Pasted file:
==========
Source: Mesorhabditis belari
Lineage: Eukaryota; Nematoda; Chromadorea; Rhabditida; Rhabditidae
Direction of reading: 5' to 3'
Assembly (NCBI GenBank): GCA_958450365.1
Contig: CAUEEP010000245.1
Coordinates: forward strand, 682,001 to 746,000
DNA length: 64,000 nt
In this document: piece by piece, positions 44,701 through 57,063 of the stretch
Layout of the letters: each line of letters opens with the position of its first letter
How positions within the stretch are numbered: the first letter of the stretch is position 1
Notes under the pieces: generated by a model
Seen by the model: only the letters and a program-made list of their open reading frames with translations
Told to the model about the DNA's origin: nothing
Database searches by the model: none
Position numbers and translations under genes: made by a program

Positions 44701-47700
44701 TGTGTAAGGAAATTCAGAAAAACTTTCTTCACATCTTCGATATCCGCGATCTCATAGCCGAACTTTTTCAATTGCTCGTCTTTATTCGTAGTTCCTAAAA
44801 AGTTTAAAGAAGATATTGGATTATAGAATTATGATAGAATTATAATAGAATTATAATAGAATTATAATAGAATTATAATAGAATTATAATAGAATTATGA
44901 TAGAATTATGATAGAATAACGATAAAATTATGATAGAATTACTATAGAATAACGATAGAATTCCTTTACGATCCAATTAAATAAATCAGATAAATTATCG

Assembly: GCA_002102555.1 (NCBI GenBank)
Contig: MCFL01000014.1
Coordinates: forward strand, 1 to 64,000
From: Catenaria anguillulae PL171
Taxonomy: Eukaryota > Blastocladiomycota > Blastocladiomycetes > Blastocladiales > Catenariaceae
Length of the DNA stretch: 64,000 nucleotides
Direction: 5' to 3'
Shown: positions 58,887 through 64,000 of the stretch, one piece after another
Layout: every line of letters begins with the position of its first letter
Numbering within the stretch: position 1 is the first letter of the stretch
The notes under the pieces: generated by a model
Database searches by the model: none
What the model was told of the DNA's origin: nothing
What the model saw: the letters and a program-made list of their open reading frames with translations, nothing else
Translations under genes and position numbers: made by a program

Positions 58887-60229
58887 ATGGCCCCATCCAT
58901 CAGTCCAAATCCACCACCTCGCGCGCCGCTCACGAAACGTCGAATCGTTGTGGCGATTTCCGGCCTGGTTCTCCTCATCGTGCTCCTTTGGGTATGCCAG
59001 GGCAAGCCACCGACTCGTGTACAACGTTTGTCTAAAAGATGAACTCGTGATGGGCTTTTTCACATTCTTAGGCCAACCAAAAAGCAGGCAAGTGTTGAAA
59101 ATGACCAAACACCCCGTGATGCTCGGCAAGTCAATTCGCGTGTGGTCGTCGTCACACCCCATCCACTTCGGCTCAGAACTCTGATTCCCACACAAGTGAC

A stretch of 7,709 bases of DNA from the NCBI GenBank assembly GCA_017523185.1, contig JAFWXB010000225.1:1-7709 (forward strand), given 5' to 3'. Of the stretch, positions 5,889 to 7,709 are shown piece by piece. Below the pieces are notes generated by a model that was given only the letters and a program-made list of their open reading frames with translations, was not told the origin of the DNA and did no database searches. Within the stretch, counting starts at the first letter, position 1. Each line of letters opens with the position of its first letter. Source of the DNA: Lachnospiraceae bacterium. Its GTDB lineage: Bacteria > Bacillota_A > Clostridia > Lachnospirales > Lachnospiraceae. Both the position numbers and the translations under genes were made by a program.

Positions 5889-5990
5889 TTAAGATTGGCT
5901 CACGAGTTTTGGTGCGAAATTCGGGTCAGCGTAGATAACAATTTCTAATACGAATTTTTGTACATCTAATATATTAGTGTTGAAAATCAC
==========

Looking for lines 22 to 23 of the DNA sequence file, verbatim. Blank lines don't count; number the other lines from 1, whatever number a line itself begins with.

Coordinates: forward strand, 1 to 64,000
From: Catenaria anguillulae PL171